This is just a small selection of what’s available. There are also things like bibliographies compiled on church history, theology, etc. to help you with your research and the Adventist Archives containing everything from General Conference Committee meeting minutes dating back to 1975 to a slideshow about the Millerite movement to Adventist periodicals from around the world. This is a Christian institution of learning—research on religious topics is PUC’s specialty! And if you don’t know where to start, ask a librarian for help. They’re there for a reason.

However, studying the Bible shouldn’t feel like studying for your classes. Your relationship with God can be enriched by a deeper understanding of the Bible and theology, but there are many other ways to get to know God better or to strengthen your relationship with Him. Pray to God for guidance and do what works for you. That could involve being part of a small group, asking a pastor questions, talking with your friends, researching ancient Hebrew culture, spending time singing hymns, or a thousand other options. It could also involve combinations of activities. Your relationship with God is deeply personal and works in a way specific to you. God is your friend, not an exam for which you need to prepare. However, you come know Him better and more intimately is great and should be pursued.

Meet Enrollment Counselor Nick Lapido

We have a great team of enrollment counselors here at PUC, ready to help you and your family with any questions you have, at any point throughout the admissions process. For the next few weeks, every Monday we’ll be introducing each one to you, to help you get to know them a little better.

This week, meet the team’s newest member, Nick Lapido!

You already have a background in admissions. Where did you work previously?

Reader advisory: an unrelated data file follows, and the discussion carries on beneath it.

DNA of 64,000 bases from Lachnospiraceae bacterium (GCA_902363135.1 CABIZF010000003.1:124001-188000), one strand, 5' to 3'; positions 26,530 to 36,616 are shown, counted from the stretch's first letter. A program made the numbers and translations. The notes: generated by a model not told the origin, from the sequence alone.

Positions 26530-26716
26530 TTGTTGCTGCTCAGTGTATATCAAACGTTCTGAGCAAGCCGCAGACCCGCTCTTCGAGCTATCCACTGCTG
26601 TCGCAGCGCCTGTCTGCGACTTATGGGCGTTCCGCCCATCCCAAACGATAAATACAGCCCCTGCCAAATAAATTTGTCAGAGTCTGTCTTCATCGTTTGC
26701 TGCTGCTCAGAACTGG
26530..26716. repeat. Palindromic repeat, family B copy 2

I was at Southern Adventist University before coming to PUC. I was not a recruiter there, but I worked very closely with them as a prospective student finance advisor. That position had me working in the recruitment office, where I was involved in college days, giving campus tours, and meeting prospective students, among many other things. That background helped a lot when coming to the enrollment office here at PUC.

What brought you to PUC?
A lot of things kept falling into place and lining up. It became impossible to deny God wanted me here. I remember meeting Jennifer Tyner in Tennessee, where we got the opportunity to speak about PUC, and from that conversation God just started opening the doors to give me the privilege to be a part of this team.

You spent the last several months working as a student financial counselor here at PUC. How do you think that benefits you in your new position as an enrollment counselor?
It acquainted me with PUC, the great community that we have here, and really helped me to understand the inner workings of what it means to be a student here. I believe that insight and perspective will be of great use when it comes to being an enrollment counselor. I know I will be forever grateful for having had the opportunity to work side by side with the finance team and having been able to build lasting friendships with them.